Thoughts on Scottish Independence
Thoughts on Scottish independence
By Sean Gabb
On the 18th September 2014, which is now just over a week away, the Scottish people will be asked if they wish to end the union of their country with England, and therefore to break up the United Kingdom. Though, as an Englishman, I have no vote in this matter, I have the obvious right to an opinion, and I will try briefly here to express it.
On the whole, I wish the matter had not been raised. The past hundred years in Britain have been a time of great political and institutional change. I have no doubt that good intentions lay behind many of these changes, and that some looked a good idea at the time. But I do not think more than a few of them had beneficial effects. Now the dissolution of the country itself is on the agenda, it is worth asking why, things being as bad as they are, anyone in his right might could want more change.
The question is easily answered. The Union is already finished. If next week’s vote goes catastrophically against the separatists – say, by more than 90 per cent on a high turnout – that will be the end of the matter. But, while the Scottish seem likely to vote for the Union, it will be by a close margin. If as few as a third, again on a high turnout, vote for dissolution, there will be demands for another vote within five or ten years. In the meantime, the game of unreasonable demands and unwise concessions will continue to play between London and Edinburgh. We might as well hope for a clean break now, rather than wait for a messier coming of the inevitable. And, since it may be inevitable – and since it is not we who have put it on the agenda – it strikes me as reasonable to consider what benefits may flow to the English in the event of dissolution. Of these, there are three most worth considering.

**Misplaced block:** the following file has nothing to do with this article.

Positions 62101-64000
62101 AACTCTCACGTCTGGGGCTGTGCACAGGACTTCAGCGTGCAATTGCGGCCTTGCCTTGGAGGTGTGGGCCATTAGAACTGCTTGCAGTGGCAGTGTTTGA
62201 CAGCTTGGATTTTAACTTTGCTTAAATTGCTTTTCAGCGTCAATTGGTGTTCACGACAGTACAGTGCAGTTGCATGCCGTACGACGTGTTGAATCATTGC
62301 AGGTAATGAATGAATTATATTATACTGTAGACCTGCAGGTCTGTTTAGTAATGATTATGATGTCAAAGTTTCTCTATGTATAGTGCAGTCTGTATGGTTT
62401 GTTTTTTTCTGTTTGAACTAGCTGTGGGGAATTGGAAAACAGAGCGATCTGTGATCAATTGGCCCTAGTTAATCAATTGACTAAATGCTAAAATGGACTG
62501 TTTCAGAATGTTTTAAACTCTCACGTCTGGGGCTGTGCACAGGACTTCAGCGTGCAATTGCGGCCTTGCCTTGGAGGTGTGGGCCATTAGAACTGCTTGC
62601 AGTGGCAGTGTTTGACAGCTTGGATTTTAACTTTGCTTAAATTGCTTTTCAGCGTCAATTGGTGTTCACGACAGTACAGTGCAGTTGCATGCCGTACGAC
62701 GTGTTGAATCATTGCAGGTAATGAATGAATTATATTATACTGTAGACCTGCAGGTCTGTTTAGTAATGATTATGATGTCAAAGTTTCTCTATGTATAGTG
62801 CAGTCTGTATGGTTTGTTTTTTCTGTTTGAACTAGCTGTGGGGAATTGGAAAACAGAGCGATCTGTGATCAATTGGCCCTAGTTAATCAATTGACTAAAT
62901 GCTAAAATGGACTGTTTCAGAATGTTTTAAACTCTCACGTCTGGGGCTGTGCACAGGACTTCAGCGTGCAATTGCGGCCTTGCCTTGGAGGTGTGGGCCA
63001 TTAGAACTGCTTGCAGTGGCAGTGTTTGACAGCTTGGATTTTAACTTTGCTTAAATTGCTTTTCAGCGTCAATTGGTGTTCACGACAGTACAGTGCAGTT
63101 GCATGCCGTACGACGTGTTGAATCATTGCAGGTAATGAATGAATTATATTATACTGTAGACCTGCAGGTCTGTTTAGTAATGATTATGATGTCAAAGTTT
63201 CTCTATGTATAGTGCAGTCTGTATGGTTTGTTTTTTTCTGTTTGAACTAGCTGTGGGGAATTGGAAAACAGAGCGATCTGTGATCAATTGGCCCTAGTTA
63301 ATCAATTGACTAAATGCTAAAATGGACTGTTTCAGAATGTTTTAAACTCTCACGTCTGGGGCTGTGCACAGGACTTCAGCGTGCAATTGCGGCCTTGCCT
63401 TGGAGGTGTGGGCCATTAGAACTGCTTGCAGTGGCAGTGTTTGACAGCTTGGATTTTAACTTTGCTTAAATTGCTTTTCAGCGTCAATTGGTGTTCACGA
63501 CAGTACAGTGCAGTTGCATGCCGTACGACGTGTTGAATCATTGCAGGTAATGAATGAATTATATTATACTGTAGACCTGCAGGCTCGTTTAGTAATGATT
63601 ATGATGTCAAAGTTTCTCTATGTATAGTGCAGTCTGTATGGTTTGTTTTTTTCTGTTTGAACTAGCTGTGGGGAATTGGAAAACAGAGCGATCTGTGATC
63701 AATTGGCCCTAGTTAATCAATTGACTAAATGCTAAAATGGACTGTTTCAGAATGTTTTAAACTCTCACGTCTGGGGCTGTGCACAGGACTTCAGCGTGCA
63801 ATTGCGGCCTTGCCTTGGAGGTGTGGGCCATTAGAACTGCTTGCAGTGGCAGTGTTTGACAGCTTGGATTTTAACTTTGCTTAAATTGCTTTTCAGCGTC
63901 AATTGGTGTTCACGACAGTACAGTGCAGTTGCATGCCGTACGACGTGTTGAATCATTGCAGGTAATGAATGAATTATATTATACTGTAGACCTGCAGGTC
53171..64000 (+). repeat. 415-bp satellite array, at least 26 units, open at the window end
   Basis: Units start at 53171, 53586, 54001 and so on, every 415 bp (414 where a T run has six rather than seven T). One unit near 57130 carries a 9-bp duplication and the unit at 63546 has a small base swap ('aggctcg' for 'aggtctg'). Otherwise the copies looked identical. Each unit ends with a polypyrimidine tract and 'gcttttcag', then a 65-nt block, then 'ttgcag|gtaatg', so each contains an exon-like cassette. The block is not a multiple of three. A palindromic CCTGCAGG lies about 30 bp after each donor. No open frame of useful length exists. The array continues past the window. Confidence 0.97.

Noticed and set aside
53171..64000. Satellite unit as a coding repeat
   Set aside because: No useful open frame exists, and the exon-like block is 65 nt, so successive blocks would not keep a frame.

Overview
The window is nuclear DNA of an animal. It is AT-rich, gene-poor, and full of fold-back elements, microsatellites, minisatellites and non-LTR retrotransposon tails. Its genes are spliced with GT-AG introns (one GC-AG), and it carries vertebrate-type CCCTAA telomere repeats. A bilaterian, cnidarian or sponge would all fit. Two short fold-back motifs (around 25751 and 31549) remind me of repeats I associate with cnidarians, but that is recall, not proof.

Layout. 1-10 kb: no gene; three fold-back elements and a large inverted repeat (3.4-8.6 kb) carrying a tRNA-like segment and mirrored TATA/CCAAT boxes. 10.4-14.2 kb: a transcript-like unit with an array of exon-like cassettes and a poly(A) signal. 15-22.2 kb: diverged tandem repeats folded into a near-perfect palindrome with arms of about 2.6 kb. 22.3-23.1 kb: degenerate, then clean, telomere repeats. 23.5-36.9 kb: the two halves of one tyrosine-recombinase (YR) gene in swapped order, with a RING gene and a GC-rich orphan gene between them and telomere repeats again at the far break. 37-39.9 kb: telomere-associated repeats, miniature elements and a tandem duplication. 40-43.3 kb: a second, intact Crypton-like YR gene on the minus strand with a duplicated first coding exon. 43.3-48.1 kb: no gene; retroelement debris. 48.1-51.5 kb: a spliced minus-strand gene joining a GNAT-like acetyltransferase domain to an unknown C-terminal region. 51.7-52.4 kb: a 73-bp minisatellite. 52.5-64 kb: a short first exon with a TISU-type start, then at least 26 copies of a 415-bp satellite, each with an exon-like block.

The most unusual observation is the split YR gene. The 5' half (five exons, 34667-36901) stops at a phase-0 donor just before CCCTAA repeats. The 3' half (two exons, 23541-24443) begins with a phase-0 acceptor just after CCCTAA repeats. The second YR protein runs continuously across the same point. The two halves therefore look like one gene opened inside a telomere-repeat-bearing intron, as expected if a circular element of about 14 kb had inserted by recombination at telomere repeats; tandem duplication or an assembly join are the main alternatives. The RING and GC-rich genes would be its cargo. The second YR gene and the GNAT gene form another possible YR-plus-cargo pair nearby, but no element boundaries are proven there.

First, the Scottish political class, through their weight in the Labour Party, has, at least since the 1990s, been a hostile elite among the English. I do not blame these people for all that has been done. England has its own forces of radical change. But it was they, in the Blair and Brown Governments, who did most to abolish the forms of the Ancient Constitution. They were of critical importance in destroying that sense of organic continuity with the past which, in the absence of a written constitution – and perhaps better than a written constitution – kept England reasonably free. Without the sense that things had always been so, and therefore should always be so, the procedural safeguards of the criminal law, and the general belief in government restraint, became so much rubble from the past – rubble that could then be cleared away by tidy-minded and highly authoritarian radicals.
Dissolving the United Kingdom cannot bring back the Ancient Constitution. But it would end the power of the Scottish political class in England. Set these people on the high road home, and there is some chance that the conservative liberalism that, in every change of the past century, has remained the default prejudice of the English might reassert itself.